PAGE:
Yesterday morning, just before the crack of dawn, Earthlife Africa members joined residents of Lephalale in Limpopo in a small demonstration to create awareness of the threats from coal, and the impact this fossil fuel is having on communities in the area.
Lephalale residents say, “We are very concerned about the coal industries in our region and how it affects us. Coal plays a major role in the intensifying climate crisis and this directly affects the future of the people of Lephalale and “life as we know it”.
This is why we stood at the Exxaro Marapong crossing to call on Minister Gwede Mantashe stop choosing coal, which not only destroys our environment but also kills fellow South Africans!”
According to Earthlife’s Coal Campaigner Thabo Sibeko, “The minister is supposed to deliver the country’s energy budget speech, next week. We hope to see the phasing out of destructive coal mining and coal-fired power stations, which are major contributors to climate change. If South Africa continues to chase coal, we will only see the extreme weather events like floods, droughts and rising temperatures get worse. Consider the recent drought and the impact of Cyclone Eloise, which hit Mozambique earlier this year, and you will realise that the people of Limpopo, Mpumalanga and surrounding areas are already severely affected by climate change.”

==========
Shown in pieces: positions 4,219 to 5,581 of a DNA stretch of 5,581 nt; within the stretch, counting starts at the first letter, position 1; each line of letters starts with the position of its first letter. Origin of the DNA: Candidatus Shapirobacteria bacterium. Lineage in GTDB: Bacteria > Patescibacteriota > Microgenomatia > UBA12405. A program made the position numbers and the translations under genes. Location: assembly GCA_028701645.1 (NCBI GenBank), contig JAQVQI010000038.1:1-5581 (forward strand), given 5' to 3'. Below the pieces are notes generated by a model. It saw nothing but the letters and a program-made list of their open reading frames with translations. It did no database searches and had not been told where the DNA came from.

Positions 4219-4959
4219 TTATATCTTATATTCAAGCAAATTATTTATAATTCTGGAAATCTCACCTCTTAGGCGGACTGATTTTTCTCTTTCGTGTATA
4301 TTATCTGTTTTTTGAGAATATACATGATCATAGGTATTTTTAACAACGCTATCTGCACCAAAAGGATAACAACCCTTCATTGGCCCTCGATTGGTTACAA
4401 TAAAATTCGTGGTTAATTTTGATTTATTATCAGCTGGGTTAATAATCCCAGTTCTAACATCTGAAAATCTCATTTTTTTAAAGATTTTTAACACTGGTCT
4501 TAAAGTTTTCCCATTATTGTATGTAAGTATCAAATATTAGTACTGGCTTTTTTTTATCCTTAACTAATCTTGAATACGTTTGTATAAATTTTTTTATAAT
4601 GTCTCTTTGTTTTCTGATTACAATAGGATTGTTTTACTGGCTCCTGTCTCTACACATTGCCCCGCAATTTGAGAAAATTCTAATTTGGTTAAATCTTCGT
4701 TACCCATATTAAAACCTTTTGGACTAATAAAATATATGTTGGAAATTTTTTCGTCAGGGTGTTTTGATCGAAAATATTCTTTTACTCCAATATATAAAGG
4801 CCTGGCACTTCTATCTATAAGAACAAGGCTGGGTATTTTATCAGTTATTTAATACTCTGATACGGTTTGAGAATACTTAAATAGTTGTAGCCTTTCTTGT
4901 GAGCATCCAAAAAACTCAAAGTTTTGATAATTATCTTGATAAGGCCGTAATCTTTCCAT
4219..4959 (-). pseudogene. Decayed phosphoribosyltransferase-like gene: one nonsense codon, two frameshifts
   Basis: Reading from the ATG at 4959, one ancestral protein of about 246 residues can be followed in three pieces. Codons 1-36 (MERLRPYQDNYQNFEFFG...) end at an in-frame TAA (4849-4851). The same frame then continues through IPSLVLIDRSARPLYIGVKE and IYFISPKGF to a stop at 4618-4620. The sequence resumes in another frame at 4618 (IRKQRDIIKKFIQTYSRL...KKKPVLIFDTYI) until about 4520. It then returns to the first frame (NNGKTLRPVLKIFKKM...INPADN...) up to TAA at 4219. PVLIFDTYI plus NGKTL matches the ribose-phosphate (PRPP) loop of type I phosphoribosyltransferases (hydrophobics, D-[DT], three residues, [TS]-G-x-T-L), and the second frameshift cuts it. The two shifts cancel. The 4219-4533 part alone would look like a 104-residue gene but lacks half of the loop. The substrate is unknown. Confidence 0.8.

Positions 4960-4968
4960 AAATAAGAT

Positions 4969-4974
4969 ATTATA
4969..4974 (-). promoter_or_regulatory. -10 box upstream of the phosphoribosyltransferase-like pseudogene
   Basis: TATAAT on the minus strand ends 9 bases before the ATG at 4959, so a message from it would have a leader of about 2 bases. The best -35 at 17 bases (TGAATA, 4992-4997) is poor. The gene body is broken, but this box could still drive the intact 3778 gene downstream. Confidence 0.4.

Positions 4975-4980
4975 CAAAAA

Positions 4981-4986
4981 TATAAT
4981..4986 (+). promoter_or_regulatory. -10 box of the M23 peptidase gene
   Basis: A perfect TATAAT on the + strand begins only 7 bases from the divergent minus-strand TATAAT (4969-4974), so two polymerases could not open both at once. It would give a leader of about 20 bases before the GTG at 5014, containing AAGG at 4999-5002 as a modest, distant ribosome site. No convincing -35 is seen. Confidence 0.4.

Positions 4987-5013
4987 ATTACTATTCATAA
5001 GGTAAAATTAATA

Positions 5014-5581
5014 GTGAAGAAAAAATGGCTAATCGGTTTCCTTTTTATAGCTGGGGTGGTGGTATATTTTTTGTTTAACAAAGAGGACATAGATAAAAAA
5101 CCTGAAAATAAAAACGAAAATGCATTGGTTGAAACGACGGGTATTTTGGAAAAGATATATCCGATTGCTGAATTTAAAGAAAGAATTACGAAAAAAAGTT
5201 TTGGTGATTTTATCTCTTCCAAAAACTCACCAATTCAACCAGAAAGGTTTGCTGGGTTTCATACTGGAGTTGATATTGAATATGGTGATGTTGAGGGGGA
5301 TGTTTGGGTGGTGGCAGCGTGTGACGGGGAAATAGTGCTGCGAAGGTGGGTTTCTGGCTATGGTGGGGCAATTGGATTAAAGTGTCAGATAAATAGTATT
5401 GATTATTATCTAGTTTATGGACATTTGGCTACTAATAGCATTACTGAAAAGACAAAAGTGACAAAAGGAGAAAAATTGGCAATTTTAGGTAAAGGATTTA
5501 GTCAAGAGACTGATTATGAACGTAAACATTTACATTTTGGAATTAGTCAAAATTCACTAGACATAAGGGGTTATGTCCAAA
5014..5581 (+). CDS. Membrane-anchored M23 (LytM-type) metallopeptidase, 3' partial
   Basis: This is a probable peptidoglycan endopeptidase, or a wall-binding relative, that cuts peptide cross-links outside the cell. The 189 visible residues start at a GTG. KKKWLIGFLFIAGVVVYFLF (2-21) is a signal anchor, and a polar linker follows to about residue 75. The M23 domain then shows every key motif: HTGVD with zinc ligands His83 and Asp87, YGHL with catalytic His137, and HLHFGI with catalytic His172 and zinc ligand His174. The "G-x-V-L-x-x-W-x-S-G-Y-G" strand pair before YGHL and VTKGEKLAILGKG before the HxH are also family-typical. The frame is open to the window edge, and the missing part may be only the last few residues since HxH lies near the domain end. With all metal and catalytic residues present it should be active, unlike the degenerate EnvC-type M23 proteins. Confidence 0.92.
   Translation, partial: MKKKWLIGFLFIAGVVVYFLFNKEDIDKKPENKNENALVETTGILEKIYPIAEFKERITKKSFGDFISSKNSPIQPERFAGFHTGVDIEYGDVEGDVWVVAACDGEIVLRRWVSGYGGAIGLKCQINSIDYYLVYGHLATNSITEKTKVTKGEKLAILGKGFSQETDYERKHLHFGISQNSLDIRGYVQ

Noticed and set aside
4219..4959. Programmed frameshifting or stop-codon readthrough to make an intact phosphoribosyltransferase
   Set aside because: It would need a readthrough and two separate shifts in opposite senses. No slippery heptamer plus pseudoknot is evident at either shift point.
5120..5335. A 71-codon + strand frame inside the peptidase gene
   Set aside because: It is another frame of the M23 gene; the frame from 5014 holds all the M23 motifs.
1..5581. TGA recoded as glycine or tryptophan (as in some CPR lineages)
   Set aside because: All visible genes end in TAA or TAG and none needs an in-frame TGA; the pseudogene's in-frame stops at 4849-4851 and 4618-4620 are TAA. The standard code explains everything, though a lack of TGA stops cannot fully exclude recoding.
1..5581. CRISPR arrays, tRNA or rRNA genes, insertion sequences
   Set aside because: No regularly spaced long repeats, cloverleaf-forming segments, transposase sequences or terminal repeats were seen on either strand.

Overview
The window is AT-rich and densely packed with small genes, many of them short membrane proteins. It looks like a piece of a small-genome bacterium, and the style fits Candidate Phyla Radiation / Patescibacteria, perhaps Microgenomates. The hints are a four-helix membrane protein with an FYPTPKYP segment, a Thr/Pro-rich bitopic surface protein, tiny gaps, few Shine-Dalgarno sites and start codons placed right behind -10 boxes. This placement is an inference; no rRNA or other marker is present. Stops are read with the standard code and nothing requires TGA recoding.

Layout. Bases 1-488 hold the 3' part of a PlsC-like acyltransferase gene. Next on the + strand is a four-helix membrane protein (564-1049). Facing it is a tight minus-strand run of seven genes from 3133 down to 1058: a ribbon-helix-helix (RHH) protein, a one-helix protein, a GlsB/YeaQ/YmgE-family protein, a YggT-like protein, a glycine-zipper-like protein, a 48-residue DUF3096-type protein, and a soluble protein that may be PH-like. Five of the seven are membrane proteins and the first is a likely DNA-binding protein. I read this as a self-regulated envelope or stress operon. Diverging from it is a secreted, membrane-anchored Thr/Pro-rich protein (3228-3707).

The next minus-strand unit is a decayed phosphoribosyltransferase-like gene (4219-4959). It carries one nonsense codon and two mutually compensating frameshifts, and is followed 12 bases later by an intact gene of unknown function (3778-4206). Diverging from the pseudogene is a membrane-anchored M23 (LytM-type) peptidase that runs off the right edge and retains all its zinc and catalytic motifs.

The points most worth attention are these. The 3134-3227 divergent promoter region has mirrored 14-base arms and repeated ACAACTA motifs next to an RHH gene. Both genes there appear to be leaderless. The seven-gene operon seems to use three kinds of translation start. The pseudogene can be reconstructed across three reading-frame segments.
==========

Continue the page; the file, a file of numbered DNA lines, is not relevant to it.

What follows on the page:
According to Earthlife’s Elana Greyling, “Lephalale is home to the Grootegeluk mine (Exxaro) and Eskom’s Matimba and Medupi power stations. People of Marapong literally live in the shadow of the power station and downwind of the mine’s ash dumps. The impacts to Marapong, and the whole of Lephalale, are very real. Apart from pollution, Lephalale bears testament to the transition, when a major project like the construction of Medupi comes to an end. People now have even less jobs than before the project began.”
Lephalale resident Ntate Lesetja Molokomme says, “People are blinded by promises to the short-sightedness of these industries because we are desperate for jobs. Even as far up as the traditional leaders, people lack the knowledge to know that the promise of jobs and money will kill their people and their planet.”
Another local from Women of Change, Lucy Duba says, “Daily, women are the ones who face the effects of climate change. We must provide food, water and a home. We are the ones who must find the energy to heat our water, cook food and so on. We feel the impacts of climate change every day.”
He says, “The time for the just transition to socially-inclusive renewable energy has come. This type of decentralised energy system has a better chance of empowering our people. Our leaders, who seem to be stuck in a fossil fuel past, must realise that their decisions must be for the good of all South Africans, even for future generations. The Musina-Makhado Special Economic Zone (MMSEZ) is another mega-polluting coal project being proposed, which will only make things worse in this province. South Africa must end its dependence on coal, it is killing our future,” concludes Sibeko.